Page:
Multipath Effects in GPS Receivers

Multipath Effects in GPS Receivers

Steven Miller, Xue Zhang, Andreas Spanias
ISBN: 9781627059312 | PDF ISBN: 9781627054140
Copyright © 2016 | 70 Pages | Publication Date: December 29, 2015

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This book gives an excellent introduction to the theory and design of a global navigation satellite systems (GNSS) receiver. A GNSS estimates postition based upon time-of-arrival estimates obtained by tracking a satellite's code and carrier phase. Autonomous vehicles use GNSS to provide a position within a few centimaters of truth. Centimeter positioning requires accurate measurement of each satellite's direct path propagation time. The book also gives the principles of GPS systems and a brief literature review of existing GNSS time-of-arrival estimation methods. GNSS signal models are presented and multipath mitigation techniques were described for various multipath conditions. The appendices include derivations of some of the basics on early minus late code synchronization methods, as well as details on the numerically controlled oscillator and its properties. MATLABTM code is provided in a file with instructions in Appendix C to enable readers to run simple GNSS receiver simulations.

There is a commercial interest to increase measurement accuracy and integrity while simultaneously reducing the system cost in real-time applications such as construction, mining, farming, and fishing. It also has application in transportation. For instance, the Staten Island ferry disaster in 2013 injured 57 people and a similar accident in 2003 killed 11 passengers. These could have been avoided if the ferry was autonomously controlled or a vehicle trajectory warning system was installed using the GNSS system.

Table of Contents

List of Symbols
Introduction
GNSS Signal Models
Existing GNSS Multipath Mitigation Techniques
Summary
References
Authors' Biographies

About the Author(s)

Steven Miller, SenSIP Center, Arizona State University
Steven Miller obtained his Bachelors degree from the University of Wisconsin and the Masters and PhD degrees from Arizona State University. He is the founder and CEO of Asperio DSP. He works on the design of algorithms and software tools for GPS, MSK, PSK, AM, and FM receivers. He serves as a VP Engineering and Director of Technology at Hemisphere GPS. He previously worked at Sicom, Honeywell and Fairchild as a member of the engineering staff. He co-developed advanced multi-frequency GNSS receiver including the analog frequency plan, digital based architecture, signal processing chop with hundreds of channels, and software based signal tracking algorithms. He has published in IEEE conferences and journals and he is the co-author of several patents.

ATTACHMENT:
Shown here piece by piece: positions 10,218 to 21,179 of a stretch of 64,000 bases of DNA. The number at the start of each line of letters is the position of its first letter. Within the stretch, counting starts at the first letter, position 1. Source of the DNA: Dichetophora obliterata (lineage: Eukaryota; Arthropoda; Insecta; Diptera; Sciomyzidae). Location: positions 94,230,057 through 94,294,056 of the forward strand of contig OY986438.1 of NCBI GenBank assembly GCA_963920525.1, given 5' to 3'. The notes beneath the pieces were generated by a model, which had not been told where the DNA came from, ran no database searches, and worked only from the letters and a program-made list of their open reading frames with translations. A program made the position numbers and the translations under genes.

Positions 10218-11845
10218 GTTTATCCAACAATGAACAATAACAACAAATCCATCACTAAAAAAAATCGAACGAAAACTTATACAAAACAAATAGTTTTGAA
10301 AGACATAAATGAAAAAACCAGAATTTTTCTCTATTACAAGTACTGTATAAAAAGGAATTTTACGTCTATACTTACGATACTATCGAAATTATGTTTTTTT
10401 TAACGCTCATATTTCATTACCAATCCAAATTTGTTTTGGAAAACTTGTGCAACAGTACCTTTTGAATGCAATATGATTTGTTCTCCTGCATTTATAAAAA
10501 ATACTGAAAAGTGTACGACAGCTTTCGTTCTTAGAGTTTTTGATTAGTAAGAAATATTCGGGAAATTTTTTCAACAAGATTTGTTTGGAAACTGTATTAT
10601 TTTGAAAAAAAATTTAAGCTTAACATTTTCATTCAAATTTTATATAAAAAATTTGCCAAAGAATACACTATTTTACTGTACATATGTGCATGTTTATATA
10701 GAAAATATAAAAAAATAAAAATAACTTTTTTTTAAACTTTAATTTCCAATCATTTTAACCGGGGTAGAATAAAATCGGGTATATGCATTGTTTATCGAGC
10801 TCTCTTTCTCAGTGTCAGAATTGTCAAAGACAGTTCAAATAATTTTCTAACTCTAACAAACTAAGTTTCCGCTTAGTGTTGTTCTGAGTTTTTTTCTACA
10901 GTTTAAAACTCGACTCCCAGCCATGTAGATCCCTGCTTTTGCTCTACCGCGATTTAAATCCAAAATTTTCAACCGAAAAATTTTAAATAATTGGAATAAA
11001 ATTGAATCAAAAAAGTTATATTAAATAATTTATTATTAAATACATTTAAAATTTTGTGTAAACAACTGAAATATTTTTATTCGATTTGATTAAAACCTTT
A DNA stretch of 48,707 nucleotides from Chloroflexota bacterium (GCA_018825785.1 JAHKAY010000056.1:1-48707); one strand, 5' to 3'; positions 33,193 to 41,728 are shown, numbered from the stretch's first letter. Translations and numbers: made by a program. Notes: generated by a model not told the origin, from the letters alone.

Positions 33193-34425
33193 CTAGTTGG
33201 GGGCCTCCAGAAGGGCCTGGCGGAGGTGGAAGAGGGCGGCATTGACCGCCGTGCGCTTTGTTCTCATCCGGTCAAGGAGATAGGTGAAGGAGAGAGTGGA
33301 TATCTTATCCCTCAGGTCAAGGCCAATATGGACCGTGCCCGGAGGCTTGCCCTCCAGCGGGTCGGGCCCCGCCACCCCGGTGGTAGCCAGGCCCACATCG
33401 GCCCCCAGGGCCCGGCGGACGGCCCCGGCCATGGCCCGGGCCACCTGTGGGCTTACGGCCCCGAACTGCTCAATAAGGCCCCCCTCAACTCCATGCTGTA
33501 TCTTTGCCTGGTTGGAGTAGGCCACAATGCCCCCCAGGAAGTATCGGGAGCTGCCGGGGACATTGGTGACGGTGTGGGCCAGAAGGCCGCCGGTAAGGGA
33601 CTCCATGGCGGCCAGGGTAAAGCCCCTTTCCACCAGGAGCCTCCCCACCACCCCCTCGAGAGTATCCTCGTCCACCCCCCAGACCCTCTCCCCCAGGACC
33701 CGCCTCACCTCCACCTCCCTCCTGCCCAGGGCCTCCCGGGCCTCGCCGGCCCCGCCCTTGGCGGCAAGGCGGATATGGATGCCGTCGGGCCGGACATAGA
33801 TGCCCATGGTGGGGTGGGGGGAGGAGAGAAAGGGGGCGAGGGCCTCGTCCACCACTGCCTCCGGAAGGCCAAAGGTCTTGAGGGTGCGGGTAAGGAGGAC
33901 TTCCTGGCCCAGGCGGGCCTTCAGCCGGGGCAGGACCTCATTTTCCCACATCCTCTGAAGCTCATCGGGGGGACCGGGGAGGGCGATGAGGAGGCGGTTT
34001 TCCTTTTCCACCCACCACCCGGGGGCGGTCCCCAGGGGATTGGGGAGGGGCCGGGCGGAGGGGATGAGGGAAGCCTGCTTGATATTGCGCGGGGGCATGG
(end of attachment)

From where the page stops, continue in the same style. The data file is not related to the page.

Xue Zhang, SenSIP Center, Arizona State University
Xue Zhang joined the School of Electrical, Computer, and Energy Engineering at Arizona State University for her PhD degree in Fall 2010, and she is currently a PhD candidate under the supervision of Prof. Andreas Spanias and Prof. Cihan Tepedelenlioglu. Her research interests are in the areas of detection and estimation theory, localization in wireless sensor networks, and optimization. Her current research is localization in wireless sensor networks. She has served as a reviewer for IEEE journals and conferences.

Andreas Spanias, SenSIP Center, Arizona State University
Andreas Spanias is Professor in the School of Electrical, Computer, and Energy Engineering at Arizona State University (ASU). He is also the director of the Sensor Signal and Information Processing (SenSIP) center and the founder of the SenSIP industry consortium (now and NSFI/UCRC site). His research interests are in the areas of adaptive signal processing, speech processing, and sensor systems. He and his student team developed the computer simulation software Java-DSP and its award winning iPhone/iPad and Android versions. He is the author of two textbooks: Audio Processing and Coding by Wiley and DSP; An Interactive Approach (2nd Ed.). He served as Associate Editor of the IEEE Transactions on Signal Processing and as General Co-chair of IEEE ICASSP-99. He also served as the IEEE Signal Processing Vice-President for Conferences. Andreas Spanias is co-recipient of the 2002 IEEE Donald G. Fink paper prize award and was elected Fellow of the IEEE in 2003. He served as a Distinguished lecturer for the IEEE Signal processing society in 2004. He is a series editor for the Morgan & Claypool lecture series on algorithms and software.

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